Archive for Dick Allen Research Department

Inserting Dick Allen’s Name Into Works of Literature

In which the Royal We insert Dick Allen’s name into various works representative of the Western Canon, thus adding to those various works the patina of blessedness.

Today’s episode: A River Runs Through It by Norman MacLean.

Eventually, all things merge into one, and a river runs through it. The river was cut by the world’s great flood and runs over rocks from the basement of time. On some of the rocks are timeless raindrops. Under the rocks are the words, and some of the words are theirs.

I am haunted by Dick Allen.

This has been the latest installment of Inserting Dick Allen’s Name Into Works of Literature.

The Inside of Dick Allen’s Batting Helmet

I look upon this as I imagine Rilke looked upon that statue of Apollo, or as Frank Sinatra first looked upon the naked bestowals of Ava Gardner.

The image journeys through my eyes, down my throat and into the flame-licked meadow of my guts, and all that is wrong or inadequate or too purple or too loosed from its moorings during last night’s storm recoils. It recoils not for fear of the unnamed something but rather in order to stop and listen to a sound that is at once the annihilation of ancient leaves under Charlemagne’s boot and the fife-and-drum corps that heralds the simultaneous birth and death and spectral presence of a great man. Or perhaps the screams of a pumice stone at the river’s edge.

Swing low, baseball’s chariot: I have laid eyes — yellowed, rheumy eyes — upon The Inside of Dick Allen’s Batting Helmet …

Dick Allen Sings!

Turns out Dick Allen, your hero and mine, once cut a single with a doo-wop outfit called the Ebonistics titled, “Echoes of November.” Please enjoy:

Yes, that’s Mr. Allen stretching out the pipes. And fine pipes they are. Dick Allen can hit and is tuneful!

Also: Allen performed the song live on at least one occasion. That occasion was at a 76ers game in 1969 on “Think Mink Night,” a promotion that entailed the bestowal of a mink coat upon one of Philadelphia’s leading and lucky ladies (I’m quite sure a male was ineligible to win the mink — after all, it wasn’t yet the 70s) and the opportunity to hear Dick Allen sing! Hosannas all around!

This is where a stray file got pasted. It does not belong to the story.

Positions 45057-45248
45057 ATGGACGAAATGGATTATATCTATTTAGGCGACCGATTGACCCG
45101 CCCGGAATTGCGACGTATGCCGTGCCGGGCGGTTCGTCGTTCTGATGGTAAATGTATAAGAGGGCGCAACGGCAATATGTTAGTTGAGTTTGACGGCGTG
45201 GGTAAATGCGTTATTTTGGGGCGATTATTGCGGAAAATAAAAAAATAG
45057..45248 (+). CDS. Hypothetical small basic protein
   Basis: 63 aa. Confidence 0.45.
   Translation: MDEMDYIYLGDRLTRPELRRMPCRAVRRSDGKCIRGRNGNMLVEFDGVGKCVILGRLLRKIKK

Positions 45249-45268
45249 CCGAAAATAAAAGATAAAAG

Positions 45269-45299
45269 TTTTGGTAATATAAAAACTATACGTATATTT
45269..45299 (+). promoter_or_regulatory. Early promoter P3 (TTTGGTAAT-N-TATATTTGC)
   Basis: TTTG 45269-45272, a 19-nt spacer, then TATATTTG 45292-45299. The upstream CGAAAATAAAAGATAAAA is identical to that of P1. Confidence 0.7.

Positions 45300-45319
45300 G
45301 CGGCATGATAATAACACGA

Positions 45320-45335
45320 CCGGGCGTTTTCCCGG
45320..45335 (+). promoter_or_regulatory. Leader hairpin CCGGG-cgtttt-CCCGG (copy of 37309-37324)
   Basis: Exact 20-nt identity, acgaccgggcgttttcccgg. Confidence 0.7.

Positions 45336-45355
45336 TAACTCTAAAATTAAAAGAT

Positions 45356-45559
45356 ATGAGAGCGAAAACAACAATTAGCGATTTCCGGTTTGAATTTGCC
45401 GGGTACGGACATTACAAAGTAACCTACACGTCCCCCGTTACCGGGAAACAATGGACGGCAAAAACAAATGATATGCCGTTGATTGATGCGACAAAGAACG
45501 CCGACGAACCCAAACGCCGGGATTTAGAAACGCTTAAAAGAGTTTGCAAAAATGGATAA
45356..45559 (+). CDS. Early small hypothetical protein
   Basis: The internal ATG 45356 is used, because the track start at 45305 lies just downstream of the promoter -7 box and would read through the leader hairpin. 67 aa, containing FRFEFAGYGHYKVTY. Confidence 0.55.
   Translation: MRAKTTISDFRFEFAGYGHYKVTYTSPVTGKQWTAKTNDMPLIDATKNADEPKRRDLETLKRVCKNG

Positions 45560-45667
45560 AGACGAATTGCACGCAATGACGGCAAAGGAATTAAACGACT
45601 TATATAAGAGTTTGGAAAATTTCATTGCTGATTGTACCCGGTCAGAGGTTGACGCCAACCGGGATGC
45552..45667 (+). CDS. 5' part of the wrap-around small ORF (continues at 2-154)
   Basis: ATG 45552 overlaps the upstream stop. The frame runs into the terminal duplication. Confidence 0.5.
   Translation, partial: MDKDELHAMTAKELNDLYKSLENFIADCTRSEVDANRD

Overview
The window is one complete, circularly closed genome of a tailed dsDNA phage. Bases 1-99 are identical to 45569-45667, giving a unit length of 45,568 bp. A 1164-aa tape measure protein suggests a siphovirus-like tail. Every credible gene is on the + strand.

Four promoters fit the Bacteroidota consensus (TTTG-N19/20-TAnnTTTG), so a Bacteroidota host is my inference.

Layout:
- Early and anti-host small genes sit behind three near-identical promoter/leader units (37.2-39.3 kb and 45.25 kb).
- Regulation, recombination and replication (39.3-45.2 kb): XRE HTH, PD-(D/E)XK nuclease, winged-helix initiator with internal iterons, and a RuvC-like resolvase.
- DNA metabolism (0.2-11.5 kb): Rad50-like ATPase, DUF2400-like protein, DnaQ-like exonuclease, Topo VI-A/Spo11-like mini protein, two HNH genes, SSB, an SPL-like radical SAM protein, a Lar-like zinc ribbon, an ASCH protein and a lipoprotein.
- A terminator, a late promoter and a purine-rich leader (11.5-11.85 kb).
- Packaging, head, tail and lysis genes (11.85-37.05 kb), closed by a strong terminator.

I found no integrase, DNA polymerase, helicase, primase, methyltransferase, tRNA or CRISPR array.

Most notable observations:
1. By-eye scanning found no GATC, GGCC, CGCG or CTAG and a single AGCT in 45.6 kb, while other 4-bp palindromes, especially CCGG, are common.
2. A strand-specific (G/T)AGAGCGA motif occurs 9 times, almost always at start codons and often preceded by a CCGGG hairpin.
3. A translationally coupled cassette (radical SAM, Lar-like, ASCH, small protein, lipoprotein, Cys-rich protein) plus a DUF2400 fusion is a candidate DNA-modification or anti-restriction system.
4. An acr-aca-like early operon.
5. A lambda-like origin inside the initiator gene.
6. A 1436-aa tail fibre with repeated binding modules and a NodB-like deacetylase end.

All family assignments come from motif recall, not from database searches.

Great Moments in Spectacles: A Sliding Dick Allen

Shhh, don’t speak.

Showing an acuity of taste that has become his trademark, my colleague, Mr. Navin Vaswani, elected today to revisit a too-neglected category of posts here at NotGraphs, Great Moments in Spectacles, treating all of us to an image of former Rookie of the Year and Notable Spectacle-Wearer Bob Hamelin.

In this edition of Great Moments of Spectacles, the internet has revealed the image you see skilfully embedded above — namely, an photo of a bespectacled Dick Allen (a person of interest here at NotGraphs) doing his best to lay asunder Indians infielder Luis Alvarado circa August 1974.

I believe I’m speaking the truth when I say that, like a canvas by Pieter Bruegel (Elder or Younger, take your pick), the extent of this image can’t be entirely apprehended in one sitting.

Image courtesy of Dick Allen Hall of Fame via Big Hair and Plastic Grass.

Or Just Roll Yer Own …

Yesterday, I gave the people what they have long demanded: the opportunity to receive a nickname befitting the 19th-Century Baltimore Orioles. The problem, though, is that too many of you received duplicate nicknames. Too many of you received my nickname — “The Salty Bronco.” Clearly the fix was in, and I’ll not abide such sullying of my honest toil.